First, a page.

bentley trike review

The trike’s overall look is another strong point. It’s stylish and unique, which always draws compliments and admiring glances when we’re out and about.

Price is another consideration. The Bentley Trike is on the higher end of the spectrum, typically retailing around $500-$750 for limited edition (we got an open box one on GoodBuy Gear for $300 – they gifted me the gift card to shop on their website, and I chose the trike). It sometimes goes on sale. Though it’s not an apples to apples comparison, it’s still much cheaper than a Nuna Mixx or UppaBaby Vista.

For some families, this might be a significant investment. Given its longevity and adaptability, I do think it offers good value for the money and it holds a great resale value, but it’s still a price point that requires careful consideration.

In comparison, there are a few alternatives on the market that might be worth looking into:

  1. Radio Flyer 4-in-1 Stroll ‘N Trike: Priced around $80, this trike also has a canopy and a parent push handle, but lacks the luxury touches of the Bentley Trike with a hard plastic seat and wheels.
  2. Baby Joy 7-in-1 Trike: This trike costs about $135 and offers similar stages of use, from a stroller-like trike to a classic tricycle. It has an adjustable seat and a removable shade canopy, coming as close to a dupe as I could find, but with fewer luxury touches.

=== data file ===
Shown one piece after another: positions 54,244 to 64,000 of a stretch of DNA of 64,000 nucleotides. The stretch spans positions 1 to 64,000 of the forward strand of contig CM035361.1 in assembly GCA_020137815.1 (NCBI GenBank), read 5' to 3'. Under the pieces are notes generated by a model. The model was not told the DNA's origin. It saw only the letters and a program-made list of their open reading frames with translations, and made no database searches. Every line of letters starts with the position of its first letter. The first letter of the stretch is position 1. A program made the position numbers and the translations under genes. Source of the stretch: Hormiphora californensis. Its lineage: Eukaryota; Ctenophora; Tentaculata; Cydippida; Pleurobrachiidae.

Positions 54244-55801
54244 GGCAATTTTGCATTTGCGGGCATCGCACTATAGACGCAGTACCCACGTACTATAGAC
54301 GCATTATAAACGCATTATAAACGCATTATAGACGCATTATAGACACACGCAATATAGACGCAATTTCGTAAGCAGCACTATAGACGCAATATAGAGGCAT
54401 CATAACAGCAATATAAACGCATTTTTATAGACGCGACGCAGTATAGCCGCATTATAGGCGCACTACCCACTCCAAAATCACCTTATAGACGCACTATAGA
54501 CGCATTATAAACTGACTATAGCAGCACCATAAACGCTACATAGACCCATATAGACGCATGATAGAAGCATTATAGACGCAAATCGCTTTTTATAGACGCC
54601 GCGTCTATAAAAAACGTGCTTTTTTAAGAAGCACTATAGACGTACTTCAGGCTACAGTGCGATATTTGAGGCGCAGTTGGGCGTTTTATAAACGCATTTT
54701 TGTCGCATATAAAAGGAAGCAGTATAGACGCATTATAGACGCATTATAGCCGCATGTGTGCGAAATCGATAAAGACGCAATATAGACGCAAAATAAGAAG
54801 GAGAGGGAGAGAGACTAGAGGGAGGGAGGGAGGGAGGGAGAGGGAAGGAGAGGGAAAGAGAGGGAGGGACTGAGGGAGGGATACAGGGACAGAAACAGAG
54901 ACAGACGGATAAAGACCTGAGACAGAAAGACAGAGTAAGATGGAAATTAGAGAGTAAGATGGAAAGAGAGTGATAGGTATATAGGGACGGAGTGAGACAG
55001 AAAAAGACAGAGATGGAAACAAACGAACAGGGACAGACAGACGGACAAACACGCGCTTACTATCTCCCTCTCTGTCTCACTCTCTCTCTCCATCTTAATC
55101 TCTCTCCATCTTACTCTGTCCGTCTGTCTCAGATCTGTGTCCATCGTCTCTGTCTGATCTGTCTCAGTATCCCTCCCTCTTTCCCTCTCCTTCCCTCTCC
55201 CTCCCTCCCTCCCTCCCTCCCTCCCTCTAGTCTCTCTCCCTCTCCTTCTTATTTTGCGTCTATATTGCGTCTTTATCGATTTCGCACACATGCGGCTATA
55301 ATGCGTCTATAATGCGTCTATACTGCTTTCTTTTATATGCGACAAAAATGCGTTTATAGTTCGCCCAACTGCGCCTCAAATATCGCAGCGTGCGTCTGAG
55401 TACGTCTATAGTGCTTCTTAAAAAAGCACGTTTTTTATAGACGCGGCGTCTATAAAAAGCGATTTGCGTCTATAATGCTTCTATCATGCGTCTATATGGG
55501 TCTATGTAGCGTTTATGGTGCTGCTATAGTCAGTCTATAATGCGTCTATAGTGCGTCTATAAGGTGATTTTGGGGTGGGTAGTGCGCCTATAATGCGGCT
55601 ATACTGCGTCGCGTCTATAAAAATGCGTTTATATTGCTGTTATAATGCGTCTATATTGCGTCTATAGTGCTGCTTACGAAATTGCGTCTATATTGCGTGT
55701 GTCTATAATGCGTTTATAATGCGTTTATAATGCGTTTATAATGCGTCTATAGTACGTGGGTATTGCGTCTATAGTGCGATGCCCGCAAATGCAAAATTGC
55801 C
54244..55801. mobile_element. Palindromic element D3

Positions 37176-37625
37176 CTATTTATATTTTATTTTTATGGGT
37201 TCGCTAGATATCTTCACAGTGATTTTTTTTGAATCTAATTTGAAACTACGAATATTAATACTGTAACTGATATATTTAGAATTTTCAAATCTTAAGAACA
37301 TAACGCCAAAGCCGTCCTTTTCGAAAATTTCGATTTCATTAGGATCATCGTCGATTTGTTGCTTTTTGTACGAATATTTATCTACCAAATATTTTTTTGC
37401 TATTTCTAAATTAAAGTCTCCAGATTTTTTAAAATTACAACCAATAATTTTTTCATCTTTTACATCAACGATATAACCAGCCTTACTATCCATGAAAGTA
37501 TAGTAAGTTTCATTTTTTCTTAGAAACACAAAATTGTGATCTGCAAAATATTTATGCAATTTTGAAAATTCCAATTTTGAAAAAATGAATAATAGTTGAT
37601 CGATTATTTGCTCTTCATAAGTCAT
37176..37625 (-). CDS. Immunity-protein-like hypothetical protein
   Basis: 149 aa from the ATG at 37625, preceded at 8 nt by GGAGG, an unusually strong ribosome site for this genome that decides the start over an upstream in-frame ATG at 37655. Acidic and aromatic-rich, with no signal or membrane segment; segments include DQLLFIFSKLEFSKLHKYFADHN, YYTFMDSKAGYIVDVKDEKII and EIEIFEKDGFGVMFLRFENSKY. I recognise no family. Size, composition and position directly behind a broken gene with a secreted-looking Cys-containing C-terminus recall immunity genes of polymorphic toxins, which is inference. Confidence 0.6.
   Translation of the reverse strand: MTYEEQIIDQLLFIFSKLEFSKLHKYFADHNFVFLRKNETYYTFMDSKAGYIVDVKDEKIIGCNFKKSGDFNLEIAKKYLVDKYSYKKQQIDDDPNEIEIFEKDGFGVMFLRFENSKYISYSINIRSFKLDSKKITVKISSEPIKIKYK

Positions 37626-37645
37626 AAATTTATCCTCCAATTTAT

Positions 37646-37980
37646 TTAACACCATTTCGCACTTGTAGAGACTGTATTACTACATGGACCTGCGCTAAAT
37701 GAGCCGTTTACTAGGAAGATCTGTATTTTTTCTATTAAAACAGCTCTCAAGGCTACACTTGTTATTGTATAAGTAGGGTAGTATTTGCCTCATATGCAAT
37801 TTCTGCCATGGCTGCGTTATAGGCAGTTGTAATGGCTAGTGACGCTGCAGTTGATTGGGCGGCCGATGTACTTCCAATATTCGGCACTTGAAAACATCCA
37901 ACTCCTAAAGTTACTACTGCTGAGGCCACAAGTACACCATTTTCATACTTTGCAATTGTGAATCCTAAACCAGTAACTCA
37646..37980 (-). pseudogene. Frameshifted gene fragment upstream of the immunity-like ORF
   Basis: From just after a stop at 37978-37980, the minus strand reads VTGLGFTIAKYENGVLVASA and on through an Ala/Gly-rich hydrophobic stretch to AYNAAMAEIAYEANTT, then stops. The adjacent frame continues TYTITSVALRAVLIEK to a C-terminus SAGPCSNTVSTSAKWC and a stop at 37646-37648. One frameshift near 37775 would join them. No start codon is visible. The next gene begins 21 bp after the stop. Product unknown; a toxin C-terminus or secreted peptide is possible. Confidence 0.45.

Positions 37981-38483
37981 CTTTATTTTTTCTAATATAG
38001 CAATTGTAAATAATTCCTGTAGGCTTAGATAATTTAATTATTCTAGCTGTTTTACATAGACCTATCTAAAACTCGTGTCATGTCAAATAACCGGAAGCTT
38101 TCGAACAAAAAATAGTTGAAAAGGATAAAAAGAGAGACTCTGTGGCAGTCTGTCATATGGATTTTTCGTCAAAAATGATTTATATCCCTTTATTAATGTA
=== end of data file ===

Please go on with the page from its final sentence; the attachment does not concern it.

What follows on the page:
3. Schwinn Roadster Tricycle: Priced at approximately $120, the Schwinn Roadster is more of a classic trike with a retro design. It doesn’t have the multi-stage features of the Bentley or the Radio Flyer but offers a sturdy build and smooth ride for older toddlers who are ready to pedal on their own.

Ultimately, while the Bentley Trike has been a fun addition to our outings, I wouldn’t say it’s a must-have. It’s a nice little toy that our son adores, but he would be just fine without it, too. Whereas strollers, car seats, and comfy clothes are obviously necessities.

The low canopy and difficulty in steering are significant issues, especially for toddlers who are in between developmental stages like ours. The limited storage also means it can’t fully replace our stroller for longer trips.

That said, the Bentley Trike does have its moments of brilliance. It provides a great way for our toddler to get involved in our walks, giving him something exciting to do and a sense of independence. If you’re in the market for a trike and have the budget to spare, the Bentley Trike is certainly worth considering, especially if you value style and long-term usability.